I believe a 14.1" screen would be better for me than a 15". I'm also considering 12.1" options, but those models tend to skimp on other features that I'd prefer to have such as a touchpad and integrated optical drives. In fact, I would strongly consider IBM's X series machines, if it weren't for the fact that they lack a touchpad.

Also, I'm no longer hell-bent on getting the fastest processor available. Most of the time, I'll be doing programming on this laptop. I'd like a reasonably fast video subsystem to play a game or two, but fast performance in Direct3D/OpenGL stuff isn't necessary. In other words, I don't need a GeForce 4.

I've heard a lot about the high quality of IBM's Thinkpads. When I started shopping around, I looked at their top-of-the-line A series, which fell outside my price range. The T series, on the other hand, look to do everything I need them to do.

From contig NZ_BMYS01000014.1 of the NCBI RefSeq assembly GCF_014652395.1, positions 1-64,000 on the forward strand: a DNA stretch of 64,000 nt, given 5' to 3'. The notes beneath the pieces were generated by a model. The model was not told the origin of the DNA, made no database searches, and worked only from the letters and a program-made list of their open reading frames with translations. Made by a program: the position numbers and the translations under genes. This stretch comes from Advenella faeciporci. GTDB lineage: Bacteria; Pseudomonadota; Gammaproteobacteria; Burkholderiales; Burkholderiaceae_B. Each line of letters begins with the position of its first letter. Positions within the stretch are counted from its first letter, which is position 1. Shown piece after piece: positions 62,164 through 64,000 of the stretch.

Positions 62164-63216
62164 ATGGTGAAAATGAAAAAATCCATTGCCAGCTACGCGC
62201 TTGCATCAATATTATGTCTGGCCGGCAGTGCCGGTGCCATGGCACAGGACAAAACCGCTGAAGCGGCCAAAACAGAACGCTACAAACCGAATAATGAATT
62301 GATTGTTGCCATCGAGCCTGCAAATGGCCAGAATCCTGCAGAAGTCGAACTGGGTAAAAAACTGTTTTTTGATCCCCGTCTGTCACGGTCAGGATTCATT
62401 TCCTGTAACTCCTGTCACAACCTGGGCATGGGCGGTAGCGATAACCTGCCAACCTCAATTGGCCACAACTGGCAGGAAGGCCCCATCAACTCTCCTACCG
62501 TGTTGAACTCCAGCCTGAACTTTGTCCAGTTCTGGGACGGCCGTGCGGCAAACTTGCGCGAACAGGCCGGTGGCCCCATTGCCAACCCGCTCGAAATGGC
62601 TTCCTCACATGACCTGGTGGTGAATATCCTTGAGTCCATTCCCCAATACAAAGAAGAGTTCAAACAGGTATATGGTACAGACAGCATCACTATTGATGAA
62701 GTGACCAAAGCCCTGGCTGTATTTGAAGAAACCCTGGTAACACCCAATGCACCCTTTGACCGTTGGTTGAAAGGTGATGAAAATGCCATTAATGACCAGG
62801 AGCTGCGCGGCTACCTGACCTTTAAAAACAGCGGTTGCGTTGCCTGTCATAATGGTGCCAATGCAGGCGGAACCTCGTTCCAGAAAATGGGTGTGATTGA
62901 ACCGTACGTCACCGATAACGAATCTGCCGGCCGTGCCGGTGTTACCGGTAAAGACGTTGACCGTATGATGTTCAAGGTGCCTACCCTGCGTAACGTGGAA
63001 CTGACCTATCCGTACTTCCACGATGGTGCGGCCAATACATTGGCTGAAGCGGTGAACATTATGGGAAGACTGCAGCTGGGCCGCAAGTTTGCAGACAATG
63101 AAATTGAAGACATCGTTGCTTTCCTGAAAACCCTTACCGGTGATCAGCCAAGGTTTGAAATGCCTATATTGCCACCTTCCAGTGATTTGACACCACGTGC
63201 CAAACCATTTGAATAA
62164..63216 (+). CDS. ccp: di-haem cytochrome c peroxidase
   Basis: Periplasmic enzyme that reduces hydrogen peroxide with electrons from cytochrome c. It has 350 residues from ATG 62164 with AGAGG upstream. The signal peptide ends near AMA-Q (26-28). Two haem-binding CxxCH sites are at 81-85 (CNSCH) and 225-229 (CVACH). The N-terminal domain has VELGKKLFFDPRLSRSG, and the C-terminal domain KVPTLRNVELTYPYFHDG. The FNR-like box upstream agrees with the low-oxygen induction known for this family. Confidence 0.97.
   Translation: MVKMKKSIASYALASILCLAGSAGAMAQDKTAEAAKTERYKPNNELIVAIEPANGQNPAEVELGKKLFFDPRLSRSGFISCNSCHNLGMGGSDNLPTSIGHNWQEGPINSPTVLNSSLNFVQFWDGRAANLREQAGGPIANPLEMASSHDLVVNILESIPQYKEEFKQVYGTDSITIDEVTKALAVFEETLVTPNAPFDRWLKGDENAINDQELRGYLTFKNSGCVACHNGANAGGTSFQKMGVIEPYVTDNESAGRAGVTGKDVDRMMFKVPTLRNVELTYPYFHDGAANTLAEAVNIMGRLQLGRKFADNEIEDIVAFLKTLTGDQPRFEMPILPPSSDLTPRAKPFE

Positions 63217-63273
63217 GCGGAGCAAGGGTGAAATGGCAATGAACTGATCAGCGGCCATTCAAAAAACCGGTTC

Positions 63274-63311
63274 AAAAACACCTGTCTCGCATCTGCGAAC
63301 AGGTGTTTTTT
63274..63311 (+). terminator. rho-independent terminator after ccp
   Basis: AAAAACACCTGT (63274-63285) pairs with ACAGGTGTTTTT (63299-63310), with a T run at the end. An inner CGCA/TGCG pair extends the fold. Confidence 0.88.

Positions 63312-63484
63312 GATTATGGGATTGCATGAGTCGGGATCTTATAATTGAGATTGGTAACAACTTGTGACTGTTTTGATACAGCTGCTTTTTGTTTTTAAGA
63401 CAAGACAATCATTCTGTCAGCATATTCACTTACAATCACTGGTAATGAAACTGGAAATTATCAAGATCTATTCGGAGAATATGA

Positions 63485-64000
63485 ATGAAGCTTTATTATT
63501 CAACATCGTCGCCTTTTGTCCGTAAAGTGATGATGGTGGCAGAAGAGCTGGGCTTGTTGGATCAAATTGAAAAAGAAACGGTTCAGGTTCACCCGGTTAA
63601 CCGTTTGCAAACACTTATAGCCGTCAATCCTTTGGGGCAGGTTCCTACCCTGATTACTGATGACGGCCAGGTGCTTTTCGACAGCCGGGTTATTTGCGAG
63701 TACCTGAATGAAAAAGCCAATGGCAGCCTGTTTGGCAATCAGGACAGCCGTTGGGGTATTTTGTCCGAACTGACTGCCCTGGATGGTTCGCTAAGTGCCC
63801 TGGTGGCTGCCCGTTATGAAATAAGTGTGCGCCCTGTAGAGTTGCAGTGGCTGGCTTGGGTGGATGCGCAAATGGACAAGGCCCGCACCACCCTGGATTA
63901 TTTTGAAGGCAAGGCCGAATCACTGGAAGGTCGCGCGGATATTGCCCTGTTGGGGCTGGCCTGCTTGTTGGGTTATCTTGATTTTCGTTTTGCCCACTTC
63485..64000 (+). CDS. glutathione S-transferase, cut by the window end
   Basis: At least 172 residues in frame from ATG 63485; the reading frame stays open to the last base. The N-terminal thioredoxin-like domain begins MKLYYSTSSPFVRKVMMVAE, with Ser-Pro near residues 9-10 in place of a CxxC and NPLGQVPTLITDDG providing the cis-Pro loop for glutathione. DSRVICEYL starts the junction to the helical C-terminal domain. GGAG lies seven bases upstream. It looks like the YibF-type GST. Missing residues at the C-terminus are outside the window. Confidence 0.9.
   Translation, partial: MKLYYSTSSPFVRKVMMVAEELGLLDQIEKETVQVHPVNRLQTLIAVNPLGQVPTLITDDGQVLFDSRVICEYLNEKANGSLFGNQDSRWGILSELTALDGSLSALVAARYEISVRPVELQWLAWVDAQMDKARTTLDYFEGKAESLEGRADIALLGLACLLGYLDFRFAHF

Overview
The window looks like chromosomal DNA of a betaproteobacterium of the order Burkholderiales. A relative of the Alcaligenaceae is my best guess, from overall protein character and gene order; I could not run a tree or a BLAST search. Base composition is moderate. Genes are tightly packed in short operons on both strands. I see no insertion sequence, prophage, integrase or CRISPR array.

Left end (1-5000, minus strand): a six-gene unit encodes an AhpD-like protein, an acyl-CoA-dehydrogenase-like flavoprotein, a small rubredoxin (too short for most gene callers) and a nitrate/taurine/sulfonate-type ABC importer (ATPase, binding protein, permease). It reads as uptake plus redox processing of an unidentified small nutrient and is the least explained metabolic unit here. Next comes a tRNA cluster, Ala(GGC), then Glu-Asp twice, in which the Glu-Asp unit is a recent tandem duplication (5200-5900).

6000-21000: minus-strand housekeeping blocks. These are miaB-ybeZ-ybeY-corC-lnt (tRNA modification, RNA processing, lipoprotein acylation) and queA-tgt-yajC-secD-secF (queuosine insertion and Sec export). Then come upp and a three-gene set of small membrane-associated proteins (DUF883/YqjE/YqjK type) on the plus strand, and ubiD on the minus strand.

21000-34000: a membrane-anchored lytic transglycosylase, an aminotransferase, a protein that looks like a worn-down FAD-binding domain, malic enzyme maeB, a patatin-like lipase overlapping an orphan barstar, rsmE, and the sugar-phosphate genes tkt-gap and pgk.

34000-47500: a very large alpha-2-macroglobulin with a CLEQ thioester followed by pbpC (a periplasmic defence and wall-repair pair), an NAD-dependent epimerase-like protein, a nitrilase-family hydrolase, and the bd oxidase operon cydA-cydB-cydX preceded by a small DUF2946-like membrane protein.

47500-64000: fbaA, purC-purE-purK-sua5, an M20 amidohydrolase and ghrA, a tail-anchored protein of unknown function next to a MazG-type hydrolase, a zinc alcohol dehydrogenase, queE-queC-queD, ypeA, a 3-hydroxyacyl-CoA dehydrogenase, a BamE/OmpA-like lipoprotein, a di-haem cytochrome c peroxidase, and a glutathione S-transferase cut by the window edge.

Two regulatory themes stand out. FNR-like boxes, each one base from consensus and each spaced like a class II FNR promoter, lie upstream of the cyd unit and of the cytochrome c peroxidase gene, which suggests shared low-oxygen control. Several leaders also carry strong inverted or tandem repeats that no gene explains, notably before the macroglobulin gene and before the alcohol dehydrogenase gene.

Taking my new criteria into account, do you have any other laptop suggestions? I'm leaning heavily toward the IBM T30 Thinkpad.

Thanks again for your help.
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July 10, 2002 6:07:56 AM

I have not had the opportunity to use an IBM notebook.
I have had a Dell Inspiron 4000 and I now have a Dell Inspiron 8100. Both are good machines. The 8100 feels like a full power desktop system.

I think you may like this configuration on a Dell Inspiron 4100. It's a medium size notebook that weights in around 5 pounds and has the power of a desktop.

Intel® Pentium® III Processor at 1.13GHz - M w/14.1" SXGA+ Display & 16MB ATI Mobility™ Radeon
512MB SDRAM (2 Dimms)
40GB Hard Drive (5400 RPM)
8X CD-RW/DVD Combo Drive